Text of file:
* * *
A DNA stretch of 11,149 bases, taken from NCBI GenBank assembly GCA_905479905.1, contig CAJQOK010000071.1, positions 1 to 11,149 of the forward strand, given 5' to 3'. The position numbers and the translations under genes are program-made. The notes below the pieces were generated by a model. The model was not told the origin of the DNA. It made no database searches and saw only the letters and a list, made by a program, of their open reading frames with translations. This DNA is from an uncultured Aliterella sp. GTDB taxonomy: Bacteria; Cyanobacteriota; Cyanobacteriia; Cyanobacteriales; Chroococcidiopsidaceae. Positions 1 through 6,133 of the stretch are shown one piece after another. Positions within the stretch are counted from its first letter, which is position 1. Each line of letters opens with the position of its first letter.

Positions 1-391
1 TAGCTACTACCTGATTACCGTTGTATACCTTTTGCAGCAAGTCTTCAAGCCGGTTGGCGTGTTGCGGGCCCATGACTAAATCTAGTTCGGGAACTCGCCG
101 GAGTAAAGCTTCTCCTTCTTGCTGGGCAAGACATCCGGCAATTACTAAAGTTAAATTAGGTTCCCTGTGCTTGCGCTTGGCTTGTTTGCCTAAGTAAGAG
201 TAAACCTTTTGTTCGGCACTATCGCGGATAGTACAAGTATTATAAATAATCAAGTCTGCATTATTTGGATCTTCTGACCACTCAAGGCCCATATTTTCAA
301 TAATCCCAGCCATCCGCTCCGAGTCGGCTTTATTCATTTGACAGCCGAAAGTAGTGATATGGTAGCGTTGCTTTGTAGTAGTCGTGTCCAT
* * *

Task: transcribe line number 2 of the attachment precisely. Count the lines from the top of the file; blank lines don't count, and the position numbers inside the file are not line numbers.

Positions 1-391